Bebop, which is designed for both indoor and outdoor flying operations for 12 minutes at a time, has a 14 MPixel camera with a 1/2.3” CMOS image sensor that achieves 30 fps frame rates. The camera has a 180° fisheye lens, H264 video encoding, and a 3-axis digital image-stabilization system that provides a jitter-free view regardless of the drone's orientation or movement.
Users control the Bebop via a Wi-Fi connection using the iOS and Android compatible FreeFlight3.0 app for tablets and smartphones. A pair of on-screen dual thumbsticks allow for movement and vision control while the drone beams back a live video feed of what it sees to the tablet, according to IEEE Spectrum. The Bebop UAV integrates a GNSS chipset that associates the GPS, GLONASS and GALILEO data, enabling users to plan flights on a smartphone or tablet by touching waypoints on the screen and letting the UAV autonomously navigate.
In addition, the Bebop is compatible with the Oculus Rift virtual reality headset, meaning that users who happen to own an Oculus Rift can plug it into the Bebop’s Skycontroller and get a "drone’s eye view" of the world, streamed in real time.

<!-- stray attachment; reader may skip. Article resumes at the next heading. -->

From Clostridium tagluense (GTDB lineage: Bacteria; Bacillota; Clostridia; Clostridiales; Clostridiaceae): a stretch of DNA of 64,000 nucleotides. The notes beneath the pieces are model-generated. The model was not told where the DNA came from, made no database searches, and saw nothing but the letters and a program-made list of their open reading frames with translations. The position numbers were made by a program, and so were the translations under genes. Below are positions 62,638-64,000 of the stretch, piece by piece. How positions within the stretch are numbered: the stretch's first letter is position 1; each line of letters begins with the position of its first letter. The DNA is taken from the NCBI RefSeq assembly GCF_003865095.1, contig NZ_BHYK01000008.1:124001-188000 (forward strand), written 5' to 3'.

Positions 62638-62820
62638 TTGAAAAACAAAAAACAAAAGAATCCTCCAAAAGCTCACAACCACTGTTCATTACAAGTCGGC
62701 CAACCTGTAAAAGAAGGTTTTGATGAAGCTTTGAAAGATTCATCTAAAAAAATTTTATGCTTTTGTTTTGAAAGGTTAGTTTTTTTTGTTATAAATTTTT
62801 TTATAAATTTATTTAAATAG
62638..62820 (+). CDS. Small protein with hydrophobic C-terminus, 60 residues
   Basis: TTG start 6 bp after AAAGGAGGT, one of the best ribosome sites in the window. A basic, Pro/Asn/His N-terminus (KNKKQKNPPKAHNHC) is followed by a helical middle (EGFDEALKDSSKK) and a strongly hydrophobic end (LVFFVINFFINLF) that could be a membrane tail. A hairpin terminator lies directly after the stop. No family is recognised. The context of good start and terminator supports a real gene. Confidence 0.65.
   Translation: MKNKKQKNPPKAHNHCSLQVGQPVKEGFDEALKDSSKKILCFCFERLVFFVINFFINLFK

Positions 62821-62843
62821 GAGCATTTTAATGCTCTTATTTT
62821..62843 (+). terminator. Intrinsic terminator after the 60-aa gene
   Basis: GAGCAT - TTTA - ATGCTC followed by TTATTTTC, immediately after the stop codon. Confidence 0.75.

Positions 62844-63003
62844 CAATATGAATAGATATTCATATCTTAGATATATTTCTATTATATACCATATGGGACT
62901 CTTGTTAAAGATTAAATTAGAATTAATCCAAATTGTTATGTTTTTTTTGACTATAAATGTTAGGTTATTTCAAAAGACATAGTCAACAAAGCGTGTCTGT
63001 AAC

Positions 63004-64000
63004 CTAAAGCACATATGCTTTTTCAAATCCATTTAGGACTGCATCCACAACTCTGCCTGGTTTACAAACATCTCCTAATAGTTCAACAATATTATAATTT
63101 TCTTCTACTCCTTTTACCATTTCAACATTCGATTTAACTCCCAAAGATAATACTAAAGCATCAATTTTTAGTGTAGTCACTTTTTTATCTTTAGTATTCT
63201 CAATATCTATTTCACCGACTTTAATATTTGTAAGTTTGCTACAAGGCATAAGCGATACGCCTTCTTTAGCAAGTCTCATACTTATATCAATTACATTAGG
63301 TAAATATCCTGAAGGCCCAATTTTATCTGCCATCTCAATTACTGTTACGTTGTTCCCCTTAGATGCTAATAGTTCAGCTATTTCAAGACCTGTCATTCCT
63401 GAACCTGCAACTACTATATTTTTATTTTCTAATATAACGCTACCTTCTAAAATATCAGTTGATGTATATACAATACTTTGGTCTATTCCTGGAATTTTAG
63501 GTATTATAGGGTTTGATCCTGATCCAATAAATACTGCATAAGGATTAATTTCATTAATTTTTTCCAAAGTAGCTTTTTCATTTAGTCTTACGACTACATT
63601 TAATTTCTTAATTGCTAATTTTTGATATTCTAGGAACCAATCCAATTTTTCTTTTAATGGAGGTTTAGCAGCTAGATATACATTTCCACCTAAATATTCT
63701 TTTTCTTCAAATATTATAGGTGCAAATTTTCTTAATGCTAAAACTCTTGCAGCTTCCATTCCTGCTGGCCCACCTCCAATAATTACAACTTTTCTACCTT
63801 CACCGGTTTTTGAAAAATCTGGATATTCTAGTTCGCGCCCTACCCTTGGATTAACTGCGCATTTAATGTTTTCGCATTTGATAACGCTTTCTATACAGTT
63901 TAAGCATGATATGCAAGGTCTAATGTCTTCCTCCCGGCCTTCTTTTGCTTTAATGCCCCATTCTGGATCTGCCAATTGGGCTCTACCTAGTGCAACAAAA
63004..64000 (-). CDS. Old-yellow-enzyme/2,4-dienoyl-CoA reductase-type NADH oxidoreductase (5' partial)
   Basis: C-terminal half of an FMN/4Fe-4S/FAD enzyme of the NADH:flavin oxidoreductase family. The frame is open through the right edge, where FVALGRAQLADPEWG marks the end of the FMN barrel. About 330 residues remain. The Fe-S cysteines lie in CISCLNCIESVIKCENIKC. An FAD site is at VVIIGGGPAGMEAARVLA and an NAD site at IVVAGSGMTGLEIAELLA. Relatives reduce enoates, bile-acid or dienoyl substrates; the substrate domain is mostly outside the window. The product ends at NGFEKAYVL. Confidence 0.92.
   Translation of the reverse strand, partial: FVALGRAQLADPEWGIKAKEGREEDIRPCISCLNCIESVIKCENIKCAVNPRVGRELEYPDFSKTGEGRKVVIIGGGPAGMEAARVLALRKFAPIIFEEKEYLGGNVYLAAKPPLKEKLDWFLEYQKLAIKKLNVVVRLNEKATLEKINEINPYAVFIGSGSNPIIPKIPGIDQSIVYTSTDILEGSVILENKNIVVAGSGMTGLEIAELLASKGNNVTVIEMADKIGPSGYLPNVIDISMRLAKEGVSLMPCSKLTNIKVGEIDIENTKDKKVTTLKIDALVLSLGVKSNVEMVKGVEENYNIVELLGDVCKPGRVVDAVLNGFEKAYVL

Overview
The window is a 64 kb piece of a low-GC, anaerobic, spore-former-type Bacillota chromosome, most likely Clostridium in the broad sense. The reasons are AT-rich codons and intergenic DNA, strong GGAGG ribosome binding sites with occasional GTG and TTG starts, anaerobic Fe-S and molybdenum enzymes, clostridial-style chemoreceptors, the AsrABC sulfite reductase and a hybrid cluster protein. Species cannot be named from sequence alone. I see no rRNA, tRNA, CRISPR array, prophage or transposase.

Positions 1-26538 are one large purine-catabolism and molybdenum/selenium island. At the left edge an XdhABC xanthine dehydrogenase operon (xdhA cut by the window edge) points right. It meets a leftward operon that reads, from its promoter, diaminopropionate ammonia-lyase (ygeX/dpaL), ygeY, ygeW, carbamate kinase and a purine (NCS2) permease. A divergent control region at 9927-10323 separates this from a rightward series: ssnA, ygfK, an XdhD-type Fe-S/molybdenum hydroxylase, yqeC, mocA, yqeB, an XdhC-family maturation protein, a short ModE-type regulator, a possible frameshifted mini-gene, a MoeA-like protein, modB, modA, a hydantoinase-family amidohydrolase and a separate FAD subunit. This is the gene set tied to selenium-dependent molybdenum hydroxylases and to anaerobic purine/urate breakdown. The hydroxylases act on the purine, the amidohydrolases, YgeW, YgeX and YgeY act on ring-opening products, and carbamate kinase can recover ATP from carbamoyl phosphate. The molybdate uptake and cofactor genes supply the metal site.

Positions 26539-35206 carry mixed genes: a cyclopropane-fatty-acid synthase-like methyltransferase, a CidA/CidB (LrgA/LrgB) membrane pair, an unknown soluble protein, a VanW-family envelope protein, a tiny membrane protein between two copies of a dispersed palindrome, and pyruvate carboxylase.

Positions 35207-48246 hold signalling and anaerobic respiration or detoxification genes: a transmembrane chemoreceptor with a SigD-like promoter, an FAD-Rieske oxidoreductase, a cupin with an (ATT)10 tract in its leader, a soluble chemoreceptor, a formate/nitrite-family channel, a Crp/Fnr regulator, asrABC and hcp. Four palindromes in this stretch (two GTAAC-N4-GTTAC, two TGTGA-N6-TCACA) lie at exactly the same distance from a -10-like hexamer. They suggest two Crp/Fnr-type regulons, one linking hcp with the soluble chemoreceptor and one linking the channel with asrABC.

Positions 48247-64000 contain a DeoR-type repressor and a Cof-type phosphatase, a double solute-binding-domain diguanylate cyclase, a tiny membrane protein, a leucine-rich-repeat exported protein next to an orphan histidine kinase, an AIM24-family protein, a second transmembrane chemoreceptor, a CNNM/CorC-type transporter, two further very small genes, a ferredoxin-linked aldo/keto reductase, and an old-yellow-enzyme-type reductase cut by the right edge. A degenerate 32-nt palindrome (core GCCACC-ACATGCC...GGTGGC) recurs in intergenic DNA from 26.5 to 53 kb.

With the integration of a 3-axis stabilization system and a 14 MPixel camera, Parrot has placed an emphasis on the Bebop’s ability to capture high-resolution images. In addition, Bebop is the first UAV from Parrot that is able to transmit live streaming video of what it is seeing straight to a phone or tablet. It will be interesting to see what types of applications the UAV is used for, especially considering the recent ruling that civilian UAVs in public airspace are not, in fact, illegal.
Immediate thoughts that come to mind when considering how the UAV might be used include security and surveillance and agricultural or environmental imaging applications. How else could it be used? Here are some examples of UAVs being used in civilian applications.
View more information on the Bebop UAV.
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